While U.S. equity funds have lost an estimated $6.9 billion (0.2% of assets) in September, retail sentiment has brightened dramatically. The American Association of Individual Investors (AAII) reports that 50.9% of the respondents to its sentiment survey are bullish, while only 24.2% are bearish. The shift in AAII sentiment in the past four weeks from bearish to bullish was the most dramatic since early 2004, and it is worrisome from a contrarian perspective.

Leveraged long U.S. equity exchange-traded funds are still posting outflows, which is bullish from a contrarian perspective, but the outflows are not quite as large as they were in the previous week. In the past week, leveraged long U.S. equity ETFs redeemed 4.6% of assets, while leveraged short U.S. equity ETFs issued 4.6% of assets.

Finally, we are comfortable being neutral because the U.S. economy does not seem to be improving much. Due to a mid-month calendar quirk, we will not be able to comment on the latest trend of growth in income tax withholdings until Tuesday, but growth in withholdings in recent weeks indicates wages and salaries are flat to somewhat lower sequentially. Also, key indicators suggest demand for labor is pretty weak. Until our real-time indicators show the economy is turning around, we are unlikely to be any more than cautiously bullish on U.S. equities

Summary of Industry Update (Banks) from Keefe, Bruyette & Woods

Key Points:

Six Bank Failures—The FDIC announced 6 additional bank closings on Friday, Sept. 17, located in the states of Georgia, Ohio, New Jersey and Wisconsin. This weekend’s 6 failures brings the total number year-to-date to 125 and cycle-to-date to 293 institutions including 140, 25, and 3 in 2009, 2008 & 2007, respectively In total, last weekend’s failed banks held $1.3 billion in assets and $1.2 billion in deposits. The estimated losses to the FDIC totaled $348 million or 26% compared to the 2009 loss rate of 21% ($36.4 billion in losses on $171.9 billion in assets).

Concentration of Failed Assets & Deposits—Relative to the industry, last week’s failed banks had a higher concentration in commercial real estate loans at 45% of total loans, compared to an average of 35% for the industry (Exhibit 8). On the liability side this week’s failed banks relied more heavily on time deposits at 74% versus the overall industry at 69%.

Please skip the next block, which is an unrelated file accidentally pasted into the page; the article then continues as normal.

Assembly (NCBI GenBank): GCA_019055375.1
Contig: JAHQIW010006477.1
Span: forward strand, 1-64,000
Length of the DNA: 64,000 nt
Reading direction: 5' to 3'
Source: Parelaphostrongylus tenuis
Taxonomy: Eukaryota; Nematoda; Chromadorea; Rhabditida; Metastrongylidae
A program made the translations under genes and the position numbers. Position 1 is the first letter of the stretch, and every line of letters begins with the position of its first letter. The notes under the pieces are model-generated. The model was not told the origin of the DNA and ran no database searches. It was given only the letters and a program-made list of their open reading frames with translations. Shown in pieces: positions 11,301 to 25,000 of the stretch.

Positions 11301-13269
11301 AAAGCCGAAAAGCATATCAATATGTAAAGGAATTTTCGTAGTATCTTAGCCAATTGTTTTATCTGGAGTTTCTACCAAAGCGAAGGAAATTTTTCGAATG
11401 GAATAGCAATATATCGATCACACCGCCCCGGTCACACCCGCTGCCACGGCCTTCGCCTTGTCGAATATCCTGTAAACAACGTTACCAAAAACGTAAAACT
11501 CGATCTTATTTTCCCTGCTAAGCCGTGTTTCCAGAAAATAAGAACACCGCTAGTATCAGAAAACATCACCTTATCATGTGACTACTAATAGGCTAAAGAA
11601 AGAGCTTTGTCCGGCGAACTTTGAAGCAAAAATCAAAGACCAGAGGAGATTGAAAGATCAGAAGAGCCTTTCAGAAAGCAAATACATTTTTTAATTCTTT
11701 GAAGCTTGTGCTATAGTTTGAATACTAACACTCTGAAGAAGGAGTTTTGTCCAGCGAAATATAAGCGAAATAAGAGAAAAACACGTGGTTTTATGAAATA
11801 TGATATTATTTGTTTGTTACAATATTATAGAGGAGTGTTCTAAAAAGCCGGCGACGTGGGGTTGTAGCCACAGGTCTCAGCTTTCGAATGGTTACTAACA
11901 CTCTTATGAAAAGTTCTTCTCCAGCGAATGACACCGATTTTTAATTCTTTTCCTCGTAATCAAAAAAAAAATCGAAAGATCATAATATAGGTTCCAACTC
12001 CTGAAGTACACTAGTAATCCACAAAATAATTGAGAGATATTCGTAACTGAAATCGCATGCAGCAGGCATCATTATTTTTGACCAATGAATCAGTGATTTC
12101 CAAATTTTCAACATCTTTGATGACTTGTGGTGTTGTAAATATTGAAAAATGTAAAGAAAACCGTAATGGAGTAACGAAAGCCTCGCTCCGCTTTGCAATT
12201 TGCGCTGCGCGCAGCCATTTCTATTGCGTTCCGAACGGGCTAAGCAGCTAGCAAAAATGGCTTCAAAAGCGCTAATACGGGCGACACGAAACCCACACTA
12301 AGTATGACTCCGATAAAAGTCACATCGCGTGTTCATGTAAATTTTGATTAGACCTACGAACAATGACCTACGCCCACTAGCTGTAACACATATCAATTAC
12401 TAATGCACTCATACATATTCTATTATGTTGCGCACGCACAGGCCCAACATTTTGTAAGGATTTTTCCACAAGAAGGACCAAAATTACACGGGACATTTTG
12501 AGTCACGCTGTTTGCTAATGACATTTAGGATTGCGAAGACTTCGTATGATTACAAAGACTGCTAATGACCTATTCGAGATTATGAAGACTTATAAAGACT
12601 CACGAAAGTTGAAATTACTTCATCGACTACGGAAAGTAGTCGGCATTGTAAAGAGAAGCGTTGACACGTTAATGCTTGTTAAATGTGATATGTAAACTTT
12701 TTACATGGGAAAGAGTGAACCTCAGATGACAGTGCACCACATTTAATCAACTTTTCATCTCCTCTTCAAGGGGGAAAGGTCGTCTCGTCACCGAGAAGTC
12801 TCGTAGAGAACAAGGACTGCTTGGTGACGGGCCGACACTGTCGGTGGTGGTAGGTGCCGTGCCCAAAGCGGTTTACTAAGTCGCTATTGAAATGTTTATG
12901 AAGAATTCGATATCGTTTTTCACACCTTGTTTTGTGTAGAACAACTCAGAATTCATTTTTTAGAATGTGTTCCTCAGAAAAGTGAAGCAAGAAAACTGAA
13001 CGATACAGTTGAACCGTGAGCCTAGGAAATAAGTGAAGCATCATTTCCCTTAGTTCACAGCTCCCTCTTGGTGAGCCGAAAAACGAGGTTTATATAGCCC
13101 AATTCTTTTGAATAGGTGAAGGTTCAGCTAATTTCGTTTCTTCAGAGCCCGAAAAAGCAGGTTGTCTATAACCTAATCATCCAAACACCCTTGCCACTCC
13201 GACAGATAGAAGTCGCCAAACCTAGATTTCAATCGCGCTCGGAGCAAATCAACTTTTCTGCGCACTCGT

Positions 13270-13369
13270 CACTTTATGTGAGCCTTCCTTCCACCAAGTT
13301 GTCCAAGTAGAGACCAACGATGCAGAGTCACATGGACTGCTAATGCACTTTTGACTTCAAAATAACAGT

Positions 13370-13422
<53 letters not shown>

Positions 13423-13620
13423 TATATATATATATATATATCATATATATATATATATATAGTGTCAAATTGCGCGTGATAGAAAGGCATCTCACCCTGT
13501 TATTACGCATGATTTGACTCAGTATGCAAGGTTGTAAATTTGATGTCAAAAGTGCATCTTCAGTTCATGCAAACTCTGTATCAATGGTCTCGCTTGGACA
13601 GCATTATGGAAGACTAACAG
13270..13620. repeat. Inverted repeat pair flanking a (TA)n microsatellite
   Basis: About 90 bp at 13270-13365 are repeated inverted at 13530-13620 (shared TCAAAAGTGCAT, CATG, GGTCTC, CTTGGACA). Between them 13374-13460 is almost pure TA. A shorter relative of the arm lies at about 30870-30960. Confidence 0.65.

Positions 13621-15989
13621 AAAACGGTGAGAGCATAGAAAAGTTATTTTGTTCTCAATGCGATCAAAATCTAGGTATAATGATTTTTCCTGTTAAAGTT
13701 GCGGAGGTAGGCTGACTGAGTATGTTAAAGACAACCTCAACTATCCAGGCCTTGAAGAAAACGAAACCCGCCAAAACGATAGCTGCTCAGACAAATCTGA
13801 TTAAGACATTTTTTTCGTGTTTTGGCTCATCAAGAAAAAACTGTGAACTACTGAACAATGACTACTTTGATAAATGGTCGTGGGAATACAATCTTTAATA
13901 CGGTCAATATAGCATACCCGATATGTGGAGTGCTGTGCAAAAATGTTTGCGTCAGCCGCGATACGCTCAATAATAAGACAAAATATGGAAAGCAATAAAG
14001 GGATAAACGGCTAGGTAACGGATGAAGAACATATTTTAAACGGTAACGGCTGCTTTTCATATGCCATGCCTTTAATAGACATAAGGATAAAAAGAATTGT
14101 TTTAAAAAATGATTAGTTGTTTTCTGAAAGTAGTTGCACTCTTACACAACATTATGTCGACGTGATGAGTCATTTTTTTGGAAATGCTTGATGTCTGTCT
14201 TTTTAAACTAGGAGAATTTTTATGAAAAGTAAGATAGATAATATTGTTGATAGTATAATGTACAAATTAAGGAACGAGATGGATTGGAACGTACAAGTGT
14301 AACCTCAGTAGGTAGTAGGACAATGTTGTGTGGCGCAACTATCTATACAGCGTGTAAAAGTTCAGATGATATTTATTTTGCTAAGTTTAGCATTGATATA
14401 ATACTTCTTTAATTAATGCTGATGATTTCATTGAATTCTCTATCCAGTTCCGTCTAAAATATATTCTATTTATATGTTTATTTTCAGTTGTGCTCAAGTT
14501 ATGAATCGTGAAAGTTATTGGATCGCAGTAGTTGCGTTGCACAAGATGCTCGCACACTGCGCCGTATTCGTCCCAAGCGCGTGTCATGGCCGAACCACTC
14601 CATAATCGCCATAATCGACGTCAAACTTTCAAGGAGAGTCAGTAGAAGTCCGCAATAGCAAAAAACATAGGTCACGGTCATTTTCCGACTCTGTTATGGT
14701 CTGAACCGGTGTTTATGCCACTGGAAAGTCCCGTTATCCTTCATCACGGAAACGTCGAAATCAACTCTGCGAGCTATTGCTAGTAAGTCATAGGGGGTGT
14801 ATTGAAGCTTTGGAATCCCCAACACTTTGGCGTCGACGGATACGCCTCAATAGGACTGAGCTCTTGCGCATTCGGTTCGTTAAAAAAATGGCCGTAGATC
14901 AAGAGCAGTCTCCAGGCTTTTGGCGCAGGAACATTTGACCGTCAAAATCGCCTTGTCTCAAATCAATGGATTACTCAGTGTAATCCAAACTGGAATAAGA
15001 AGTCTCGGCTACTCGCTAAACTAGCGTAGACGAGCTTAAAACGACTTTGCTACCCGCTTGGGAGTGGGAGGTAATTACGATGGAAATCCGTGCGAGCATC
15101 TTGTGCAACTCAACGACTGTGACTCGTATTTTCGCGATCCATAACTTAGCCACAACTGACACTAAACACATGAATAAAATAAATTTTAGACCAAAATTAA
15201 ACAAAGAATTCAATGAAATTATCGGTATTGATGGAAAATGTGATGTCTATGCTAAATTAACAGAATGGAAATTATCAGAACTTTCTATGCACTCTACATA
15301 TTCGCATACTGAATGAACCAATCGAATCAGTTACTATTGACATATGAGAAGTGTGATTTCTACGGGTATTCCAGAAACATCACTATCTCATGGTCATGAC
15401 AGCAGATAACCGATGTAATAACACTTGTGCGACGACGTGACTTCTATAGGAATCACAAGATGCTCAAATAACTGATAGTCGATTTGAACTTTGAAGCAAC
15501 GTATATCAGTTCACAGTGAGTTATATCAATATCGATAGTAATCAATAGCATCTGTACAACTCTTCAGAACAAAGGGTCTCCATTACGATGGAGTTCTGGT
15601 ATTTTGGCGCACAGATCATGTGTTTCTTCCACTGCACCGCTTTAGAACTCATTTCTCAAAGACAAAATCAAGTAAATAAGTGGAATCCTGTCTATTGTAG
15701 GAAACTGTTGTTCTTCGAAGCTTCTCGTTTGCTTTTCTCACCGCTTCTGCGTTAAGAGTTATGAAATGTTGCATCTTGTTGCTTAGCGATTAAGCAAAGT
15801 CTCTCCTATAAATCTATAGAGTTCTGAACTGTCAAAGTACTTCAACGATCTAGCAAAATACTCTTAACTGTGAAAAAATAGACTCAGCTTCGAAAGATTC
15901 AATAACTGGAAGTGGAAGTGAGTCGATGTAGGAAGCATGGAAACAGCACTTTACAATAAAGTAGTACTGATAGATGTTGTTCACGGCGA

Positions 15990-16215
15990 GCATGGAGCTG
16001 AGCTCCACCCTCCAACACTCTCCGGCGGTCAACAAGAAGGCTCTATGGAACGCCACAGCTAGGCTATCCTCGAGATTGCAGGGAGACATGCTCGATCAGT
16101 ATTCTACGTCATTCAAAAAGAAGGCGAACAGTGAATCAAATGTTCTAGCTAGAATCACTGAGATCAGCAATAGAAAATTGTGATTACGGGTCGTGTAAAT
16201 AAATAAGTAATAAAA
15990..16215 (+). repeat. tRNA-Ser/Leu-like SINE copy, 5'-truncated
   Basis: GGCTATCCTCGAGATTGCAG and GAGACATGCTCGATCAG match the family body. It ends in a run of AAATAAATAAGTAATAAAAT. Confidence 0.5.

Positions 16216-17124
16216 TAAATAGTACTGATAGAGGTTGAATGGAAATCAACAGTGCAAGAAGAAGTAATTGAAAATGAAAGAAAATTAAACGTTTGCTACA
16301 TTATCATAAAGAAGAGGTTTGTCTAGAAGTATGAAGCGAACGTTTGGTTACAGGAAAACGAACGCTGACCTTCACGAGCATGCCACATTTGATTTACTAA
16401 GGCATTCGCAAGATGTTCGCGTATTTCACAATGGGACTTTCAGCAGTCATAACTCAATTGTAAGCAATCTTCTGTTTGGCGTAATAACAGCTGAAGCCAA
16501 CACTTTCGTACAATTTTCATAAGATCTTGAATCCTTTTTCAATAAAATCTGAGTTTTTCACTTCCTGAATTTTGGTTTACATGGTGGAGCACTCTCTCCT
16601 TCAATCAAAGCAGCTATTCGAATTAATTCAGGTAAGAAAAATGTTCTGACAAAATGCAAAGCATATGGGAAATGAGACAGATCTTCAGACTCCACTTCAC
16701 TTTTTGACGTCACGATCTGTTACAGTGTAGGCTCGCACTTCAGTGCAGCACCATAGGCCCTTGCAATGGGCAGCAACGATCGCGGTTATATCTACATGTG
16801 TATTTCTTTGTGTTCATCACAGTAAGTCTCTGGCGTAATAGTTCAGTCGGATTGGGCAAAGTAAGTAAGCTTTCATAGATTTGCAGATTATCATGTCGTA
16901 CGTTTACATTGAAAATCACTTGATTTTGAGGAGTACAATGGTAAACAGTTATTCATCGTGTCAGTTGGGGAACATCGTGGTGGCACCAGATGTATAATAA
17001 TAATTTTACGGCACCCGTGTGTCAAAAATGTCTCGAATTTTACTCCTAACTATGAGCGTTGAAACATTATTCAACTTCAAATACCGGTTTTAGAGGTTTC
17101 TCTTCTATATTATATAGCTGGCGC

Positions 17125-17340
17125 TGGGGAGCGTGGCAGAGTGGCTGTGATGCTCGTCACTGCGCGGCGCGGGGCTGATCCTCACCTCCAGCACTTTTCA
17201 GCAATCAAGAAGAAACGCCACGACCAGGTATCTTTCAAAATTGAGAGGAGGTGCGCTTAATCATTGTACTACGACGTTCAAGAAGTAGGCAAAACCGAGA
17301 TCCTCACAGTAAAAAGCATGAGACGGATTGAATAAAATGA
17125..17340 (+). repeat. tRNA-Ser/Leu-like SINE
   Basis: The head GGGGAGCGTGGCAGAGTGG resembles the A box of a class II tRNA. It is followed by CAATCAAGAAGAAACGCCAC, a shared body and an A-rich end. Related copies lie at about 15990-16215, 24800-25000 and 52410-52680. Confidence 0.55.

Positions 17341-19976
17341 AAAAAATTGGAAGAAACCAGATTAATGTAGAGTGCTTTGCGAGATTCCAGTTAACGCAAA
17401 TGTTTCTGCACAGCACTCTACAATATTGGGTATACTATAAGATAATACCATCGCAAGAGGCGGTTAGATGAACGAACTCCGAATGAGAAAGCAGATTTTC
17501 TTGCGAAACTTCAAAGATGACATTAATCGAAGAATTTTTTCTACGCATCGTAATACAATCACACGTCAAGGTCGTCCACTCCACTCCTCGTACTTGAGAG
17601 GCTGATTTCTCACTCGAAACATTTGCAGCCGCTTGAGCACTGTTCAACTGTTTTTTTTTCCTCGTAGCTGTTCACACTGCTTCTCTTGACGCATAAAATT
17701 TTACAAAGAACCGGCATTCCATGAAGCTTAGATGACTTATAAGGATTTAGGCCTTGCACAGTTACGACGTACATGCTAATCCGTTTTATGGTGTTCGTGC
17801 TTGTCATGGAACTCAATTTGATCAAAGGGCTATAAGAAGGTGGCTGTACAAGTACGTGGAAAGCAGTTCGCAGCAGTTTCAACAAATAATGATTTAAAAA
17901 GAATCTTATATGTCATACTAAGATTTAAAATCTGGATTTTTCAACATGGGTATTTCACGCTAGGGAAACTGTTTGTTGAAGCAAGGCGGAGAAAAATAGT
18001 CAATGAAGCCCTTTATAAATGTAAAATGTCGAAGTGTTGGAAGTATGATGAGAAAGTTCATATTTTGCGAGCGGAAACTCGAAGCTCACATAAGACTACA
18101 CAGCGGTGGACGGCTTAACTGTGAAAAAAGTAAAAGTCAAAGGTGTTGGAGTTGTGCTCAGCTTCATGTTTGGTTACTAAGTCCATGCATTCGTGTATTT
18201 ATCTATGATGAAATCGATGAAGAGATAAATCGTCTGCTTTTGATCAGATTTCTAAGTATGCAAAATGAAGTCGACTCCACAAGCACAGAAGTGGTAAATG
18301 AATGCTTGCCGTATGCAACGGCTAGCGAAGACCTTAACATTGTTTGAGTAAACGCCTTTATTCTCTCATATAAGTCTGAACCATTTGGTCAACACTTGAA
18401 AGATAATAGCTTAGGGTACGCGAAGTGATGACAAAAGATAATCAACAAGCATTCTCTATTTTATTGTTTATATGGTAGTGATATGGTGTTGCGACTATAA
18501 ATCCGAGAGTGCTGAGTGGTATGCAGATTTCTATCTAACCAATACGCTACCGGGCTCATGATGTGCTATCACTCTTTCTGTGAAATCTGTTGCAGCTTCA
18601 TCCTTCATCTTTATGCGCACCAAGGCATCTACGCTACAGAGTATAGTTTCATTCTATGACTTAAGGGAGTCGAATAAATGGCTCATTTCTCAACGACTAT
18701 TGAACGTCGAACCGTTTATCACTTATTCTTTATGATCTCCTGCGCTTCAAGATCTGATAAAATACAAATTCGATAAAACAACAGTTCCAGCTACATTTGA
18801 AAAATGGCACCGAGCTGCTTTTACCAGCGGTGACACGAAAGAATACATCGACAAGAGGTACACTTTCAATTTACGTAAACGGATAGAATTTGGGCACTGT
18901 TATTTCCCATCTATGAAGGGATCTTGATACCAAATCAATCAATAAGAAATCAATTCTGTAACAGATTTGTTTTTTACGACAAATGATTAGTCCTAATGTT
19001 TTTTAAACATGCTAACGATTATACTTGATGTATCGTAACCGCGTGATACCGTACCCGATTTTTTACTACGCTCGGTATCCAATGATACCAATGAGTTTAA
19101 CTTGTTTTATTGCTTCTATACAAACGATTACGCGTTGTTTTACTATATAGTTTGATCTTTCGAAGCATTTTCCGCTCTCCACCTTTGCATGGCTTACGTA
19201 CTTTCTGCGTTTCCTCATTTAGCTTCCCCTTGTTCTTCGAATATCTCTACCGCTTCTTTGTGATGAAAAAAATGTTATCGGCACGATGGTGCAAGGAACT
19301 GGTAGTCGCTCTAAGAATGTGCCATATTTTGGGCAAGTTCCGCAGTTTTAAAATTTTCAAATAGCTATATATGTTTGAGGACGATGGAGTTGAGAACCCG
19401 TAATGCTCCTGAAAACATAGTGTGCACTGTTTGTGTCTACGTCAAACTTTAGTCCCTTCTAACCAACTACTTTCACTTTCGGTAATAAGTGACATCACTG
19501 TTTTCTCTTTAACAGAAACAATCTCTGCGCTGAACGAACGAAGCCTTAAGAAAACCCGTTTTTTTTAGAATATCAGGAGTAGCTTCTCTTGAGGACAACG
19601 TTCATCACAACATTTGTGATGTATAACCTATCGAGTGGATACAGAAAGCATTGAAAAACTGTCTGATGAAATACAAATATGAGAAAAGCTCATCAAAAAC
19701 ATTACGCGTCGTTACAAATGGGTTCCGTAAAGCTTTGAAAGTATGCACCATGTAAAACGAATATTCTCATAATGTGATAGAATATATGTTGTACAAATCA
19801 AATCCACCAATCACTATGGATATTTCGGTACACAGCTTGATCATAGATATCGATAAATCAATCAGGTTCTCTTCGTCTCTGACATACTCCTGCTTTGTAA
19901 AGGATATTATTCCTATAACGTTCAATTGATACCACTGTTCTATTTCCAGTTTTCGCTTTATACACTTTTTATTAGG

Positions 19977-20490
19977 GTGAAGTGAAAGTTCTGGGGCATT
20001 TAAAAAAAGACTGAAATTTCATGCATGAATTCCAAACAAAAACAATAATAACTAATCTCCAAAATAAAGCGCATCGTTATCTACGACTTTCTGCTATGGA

Roll-Up Group—We continue to believe that our roll-up group, those banks with capable and willing management, sufficient capital, above average credit quality and regional opportunities, are likely to benefit by rolling up failed banks.

Performance of Roll-Up Group—In terms of performance, the roll-up group has produced a cumulative return (since we introduced the group on July 6, 2009) of 5.4%, which is below the BKX’s return of 14% and below the KRX’s return of 10.9%.

Potential Opportunities—We attempt to map out potential opportunities for the roll-up group to gain market share by identifying banks, by region, with Texas ratios in excess of 100%. After incorporating this week’s failures, our potential opportunities table currently has 458 institutions with a Texas ratio over 100% with total assets of $236 billion. This compares to the FDIC “Problem List” of 829 banks with assets of $403 billion.

Location of Potential Opportunities—The majority of the assets we have identified in our potential opportunities list are located in the Southeast and Midwest with 28.5% and 23.2%, respectively, followed by the West with 18.6%. The Mid-Atlantic is not far behind offering 17.5% of total assets and the Southwest currently holds 11.4%. Additionally, the Northeast region presents the fewest opportunities with less than 1%.


Sept. 20: The Housing Market Index, from The National Association of Home Builders

Sept. 21: ICSC-Goldman Store Sales, published by the International Council of Shopping Centers; a measure of comparable store sales at major retail chains.

Sept. 22: EIA Petroleum Status Report. Reprot from the Energy Information Administration providing weekly information on petroleum inventories in the U.S., whether produced here or abroad.

Sept 23: Jobless claims, from the U.S. Department of Labor

Sept 24: Durable Goods Orders, from U.S. Dept of Commerce